Baiting Philly fans is, like, 40% of my job description, but I could jaw at ’em for a month and not do it quite as elegantly as Davey Johnson did after yesterday’s Nats-Phillies game:
“You gotta sit back down,” chuckling Nats Manager Davey Johnson said of all those invading fans who had to flop back in their seats en masse when Ian Desmond hit the most difficult kind of comeback homer that’s possible in baseball — down to your last strike, nobody on base.
That comes from Tom Boswell’s latest column about the weekend series in Washington in which all of the Phillies fans that come down and fill the park left sad after two of the three games. Oh, and Johnson added this, which probably makes Boston fans a bit sad too:
“Kind of reminded me a little of ’86 [in the World Series] when the Red Sox were up on the front step [to celebrate] and then they started creeping back.”
Davey Johnson: master troll. As if I didn’t love him already.
For a few days, it looked like Aaron Judge was finally hitting his stride in the postseason. He was still striking out at a regular clip, piling more and more strikeouts atop the 16 he racked up in the Division Series, but he was mashing, too. He engineered a three-run homer during Game 3 of the Championship Series, followed by another blast and game-tying double in Game 4. His one-out double helped pad a five-run lead in Game 5, while his 425-footer off of Brad Peacock barely made a dent during a 7-1 loss in Game 6. And then Lance McCullers‘ curveball found and fooled him, as it did five of the 14 batters it met in Game 7:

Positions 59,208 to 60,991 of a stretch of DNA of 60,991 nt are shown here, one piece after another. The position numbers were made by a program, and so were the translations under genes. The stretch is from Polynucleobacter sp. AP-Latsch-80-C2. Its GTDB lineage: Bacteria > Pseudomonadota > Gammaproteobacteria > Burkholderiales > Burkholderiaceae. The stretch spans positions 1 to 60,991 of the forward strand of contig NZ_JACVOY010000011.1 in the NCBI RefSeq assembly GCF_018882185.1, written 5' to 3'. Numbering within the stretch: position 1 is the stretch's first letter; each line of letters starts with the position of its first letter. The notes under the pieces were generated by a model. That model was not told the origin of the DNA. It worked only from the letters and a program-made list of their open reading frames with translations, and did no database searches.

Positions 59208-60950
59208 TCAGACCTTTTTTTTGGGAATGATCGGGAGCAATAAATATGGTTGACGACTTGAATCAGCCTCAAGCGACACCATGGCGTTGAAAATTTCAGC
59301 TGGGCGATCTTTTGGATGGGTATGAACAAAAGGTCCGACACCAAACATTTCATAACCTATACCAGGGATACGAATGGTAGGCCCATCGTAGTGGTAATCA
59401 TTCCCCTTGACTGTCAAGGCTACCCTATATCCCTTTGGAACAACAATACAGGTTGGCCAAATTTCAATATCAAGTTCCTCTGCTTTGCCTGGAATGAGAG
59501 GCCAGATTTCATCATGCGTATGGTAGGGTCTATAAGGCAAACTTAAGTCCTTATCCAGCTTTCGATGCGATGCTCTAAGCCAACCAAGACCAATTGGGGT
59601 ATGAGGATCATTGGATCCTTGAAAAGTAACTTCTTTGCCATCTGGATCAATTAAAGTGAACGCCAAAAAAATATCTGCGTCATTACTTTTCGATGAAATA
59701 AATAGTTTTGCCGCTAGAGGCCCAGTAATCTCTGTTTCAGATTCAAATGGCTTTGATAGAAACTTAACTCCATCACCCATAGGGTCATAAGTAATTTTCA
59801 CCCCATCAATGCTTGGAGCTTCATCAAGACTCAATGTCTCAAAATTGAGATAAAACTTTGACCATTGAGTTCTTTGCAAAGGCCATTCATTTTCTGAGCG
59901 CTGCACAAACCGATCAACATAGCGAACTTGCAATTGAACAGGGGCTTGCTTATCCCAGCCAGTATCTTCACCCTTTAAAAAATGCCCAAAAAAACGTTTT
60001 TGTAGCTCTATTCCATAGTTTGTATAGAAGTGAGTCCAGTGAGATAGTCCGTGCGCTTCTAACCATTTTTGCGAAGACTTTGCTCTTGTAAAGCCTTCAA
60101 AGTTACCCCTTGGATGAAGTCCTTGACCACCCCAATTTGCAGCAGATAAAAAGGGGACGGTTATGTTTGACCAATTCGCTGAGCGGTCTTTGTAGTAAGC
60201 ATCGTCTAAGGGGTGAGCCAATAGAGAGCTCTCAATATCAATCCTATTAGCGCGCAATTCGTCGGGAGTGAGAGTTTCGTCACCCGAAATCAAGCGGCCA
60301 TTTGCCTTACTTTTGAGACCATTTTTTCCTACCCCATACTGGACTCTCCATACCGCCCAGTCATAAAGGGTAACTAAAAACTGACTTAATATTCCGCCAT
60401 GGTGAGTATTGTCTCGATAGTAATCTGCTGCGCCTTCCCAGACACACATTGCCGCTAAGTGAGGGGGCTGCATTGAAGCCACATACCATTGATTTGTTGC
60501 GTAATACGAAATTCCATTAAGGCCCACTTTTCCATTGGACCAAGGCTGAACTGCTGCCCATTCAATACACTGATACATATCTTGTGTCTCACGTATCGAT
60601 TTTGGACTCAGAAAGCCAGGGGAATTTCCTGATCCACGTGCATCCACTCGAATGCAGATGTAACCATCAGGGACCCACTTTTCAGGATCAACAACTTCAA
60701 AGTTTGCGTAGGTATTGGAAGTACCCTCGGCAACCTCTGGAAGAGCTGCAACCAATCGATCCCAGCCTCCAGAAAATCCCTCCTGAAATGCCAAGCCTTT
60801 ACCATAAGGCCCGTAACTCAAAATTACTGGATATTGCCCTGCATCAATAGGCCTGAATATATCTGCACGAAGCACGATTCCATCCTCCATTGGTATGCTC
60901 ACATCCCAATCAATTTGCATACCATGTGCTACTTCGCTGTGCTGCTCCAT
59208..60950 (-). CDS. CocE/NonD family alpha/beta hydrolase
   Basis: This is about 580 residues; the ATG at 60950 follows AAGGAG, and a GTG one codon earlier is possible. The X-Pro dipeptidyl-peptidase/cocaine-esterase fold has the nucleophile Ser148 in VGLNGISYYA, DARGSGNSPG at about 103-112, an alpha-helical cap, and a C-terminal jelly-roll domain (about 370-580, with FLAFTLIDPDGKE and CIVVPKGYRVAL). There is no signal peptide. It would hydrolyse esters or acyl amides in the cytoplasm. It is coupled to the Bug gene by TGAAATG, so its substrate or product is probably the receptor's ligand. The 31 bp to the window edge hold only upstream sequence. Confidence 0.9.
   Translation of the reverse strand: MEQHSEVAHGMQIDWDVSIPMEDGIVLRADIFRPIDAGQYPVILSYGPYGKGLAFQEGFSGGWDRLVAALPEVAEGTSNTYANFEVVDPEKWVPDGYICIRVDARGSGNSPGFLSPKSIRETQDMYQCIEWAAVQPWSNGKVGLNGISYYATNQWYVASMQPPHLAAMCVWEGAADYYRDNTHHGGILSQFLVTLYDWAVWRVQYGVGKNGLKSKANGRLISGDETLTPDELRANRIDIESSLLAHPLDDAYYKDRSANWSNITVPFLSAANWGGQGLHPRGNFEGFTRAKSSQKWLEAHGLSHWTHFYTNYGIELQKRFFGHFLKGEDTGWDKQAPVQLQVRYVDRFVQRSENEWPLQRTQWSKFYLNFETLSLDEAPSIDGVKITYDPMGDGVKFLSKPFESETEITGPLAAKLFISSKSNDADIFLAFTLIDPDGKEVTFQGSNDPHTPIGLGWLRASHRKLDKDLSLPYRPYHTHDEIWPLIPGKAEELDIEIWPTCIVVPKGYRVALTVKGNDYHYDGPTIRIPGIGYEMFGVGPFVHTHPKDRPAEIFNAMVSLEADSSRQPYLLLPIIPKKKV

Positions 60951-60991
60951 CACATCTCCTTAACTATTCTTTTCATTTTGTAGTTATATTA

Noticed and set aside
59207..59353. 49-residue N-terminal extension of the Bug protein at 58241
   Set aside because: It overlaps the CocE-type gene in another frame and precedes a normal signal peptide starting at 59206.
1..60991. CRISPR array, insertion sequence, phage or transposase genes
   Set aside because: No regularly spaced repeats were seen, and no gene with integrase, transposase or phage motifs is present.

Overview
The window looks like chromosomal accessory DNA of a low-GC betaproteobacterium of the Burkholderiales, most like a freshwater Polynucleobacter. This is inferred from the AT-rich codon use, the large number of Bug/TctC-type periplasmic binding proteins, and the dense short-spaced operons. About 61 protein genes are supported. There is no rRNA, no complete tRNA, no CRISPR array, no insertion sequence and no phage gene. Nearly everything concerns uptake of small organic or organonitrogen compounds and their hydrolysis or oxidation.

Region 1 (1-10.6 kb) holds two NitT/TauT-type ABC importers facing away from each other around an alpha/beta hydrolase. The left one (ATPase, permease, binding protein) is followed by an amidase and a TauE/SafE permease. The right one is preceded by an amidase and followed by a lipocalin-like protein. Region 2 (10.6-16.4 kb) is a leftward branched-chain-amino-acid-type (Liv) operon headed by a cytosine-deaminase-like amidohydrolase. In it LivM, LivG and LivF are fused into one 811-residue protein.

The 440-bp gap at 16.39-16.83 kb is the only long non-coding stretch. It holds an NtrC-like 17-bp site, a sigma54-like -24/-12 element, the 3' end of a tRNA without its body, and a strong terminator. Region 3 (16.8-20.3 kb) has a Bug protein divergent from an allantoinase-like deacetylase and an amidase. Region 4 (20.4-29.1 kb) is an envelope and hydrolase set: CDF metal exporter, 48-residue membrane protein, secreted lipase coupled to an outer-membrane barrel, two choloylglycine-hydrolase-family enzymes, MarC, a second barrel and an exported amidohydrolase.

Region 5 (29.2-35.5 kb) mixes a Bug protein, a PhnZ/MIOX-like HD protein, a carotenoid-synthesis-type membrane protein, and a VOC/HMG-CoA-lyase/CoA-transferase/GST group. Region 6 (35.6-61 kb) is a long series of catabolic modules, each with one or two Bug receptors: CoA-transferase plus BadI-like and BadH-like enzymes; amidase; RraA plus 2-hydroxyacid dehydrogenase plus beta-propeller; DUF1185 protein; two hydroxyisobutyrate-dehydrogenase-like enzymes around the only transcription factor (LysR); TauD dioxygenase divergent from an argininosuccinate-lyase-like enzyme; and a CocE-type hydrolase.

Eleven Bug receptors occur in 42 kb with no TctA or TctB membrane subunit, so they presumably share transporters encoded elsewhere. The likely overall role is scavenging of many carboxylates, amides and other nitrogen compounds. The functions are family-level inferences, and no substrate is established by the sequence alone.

The strikeout was Judge’s first of the evening and 27th since the start of the playoffs. No other major league batter has racked up that many strikeouts in a single postseason, though Alfonso Soriano’s 26-strikeout record in 2003 comes the closest. Within that record, Judge also collected three golden sombreros (four strikeouts in a single game), narrowly avoiding the dreaded platinum sombrero (five strikeouts in a single game).
It’s an unfortunate footnote to a spectacular year for the rookie outfielder, who decimated the competition with 52 home runs and 8.2 fWAR during the regular season and was a pivotal part of the Yankees’ playoff run. Thankfully, the image of McCullers’ curveball darting just under Judge’s bat won’t be the image that sticks with us for years to come. Instead, it’ll look something like this: